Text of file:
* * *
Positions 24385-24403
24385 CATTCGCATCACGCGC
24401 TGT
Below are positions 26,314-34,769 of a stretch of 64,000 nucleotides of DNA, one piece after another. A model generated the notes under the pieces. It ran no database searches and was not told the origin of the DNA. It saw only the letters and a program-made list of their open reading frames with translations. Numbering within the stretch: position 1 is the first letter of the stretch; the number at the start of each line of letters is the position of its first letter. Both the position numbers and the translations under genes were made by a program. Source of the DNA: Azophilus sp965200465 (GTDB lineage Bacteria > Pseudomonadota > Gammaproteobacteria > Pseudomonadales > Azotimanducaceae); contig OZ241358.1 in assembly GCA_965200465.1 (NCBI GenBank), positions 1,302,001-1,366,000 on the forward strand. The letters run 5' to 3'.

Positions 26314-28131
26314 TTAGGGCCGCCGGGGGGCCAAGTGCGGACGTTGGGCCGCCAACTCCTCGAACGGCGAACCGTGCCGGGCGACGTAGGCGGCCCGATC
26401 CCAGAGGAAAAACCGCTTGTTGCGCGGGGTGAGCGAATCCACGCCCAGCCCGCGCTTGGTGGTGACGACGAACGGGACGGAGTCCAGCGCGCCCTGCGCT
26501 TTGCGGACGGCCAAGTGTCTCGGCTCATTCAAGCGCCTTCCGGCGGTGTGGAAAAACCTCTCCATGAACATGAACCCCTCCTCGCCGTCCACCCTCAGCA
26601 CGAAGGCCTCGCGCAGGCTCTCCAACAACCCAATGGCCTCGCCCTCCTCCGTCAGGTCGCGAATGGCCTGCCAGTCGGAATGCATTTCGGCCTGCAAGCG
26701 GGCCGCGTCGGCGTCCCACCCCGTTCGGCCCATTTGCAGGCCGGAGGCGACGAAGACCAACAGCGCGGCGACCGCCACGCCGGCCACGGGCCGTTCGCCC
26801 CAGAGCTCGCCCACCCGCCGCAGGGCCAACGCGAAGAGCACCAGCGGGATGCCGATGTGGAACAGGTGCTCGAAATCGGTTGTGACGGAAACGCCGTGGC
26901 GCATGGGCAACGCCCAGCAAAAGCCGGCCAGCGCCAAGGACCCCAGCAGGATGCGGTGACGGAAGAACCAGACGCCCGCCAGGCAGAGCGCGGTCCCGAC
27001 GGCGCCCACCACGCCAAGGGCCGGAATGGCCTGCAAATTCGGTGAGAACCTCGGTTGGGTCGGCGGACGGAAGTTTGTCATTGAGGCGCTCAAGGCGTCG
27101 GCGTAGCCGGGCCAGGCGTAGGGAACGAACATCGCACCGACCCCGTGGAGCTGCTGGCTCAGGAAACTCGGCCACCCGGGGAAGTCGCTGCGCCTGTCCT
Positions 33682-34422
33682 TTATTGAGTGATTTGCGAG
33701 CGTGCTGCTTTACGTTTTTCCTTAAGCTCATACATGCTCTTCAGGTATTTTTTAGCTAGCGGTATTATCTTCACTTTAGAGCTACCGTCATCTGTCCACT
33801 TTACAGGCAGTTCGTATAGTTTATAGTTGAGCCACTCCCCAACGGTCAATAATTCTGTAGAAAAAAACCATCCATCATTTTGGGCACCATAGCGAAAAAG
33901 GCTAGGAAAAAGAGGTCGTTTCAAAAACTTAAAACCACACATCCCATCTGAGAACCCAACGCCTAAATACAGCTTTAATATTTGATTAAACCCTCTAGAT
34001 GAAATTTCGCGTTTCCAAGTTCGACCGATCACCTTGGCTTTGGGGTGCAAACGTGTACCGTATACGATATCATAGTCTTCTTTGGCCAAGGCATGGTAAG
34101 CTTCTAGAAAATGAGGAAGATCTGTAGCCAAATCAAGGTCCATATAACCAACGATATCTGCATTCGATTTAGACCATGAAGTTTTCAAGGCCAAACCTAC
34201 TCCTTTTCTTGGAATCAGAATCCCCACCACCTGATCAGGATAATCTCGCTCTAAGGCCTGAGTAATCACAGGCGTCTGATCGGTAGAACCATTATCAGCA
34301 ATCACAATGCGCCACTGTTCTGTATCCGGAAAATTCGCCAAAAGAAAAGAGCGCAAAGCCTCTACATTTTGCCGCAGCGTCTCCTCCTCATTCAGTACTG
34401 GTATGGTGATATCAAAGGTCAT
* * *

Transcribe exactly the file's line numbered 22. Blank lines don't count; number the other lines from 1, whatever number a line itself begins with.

34201 TCCTTTTCTTGGAATCAGAATCCCCACCACCTGATCAGGATAATCTCGCTCTAAGGCCTGAGTAATCACAGGCGTCTGATCGGTAGAACCATTATCAGCA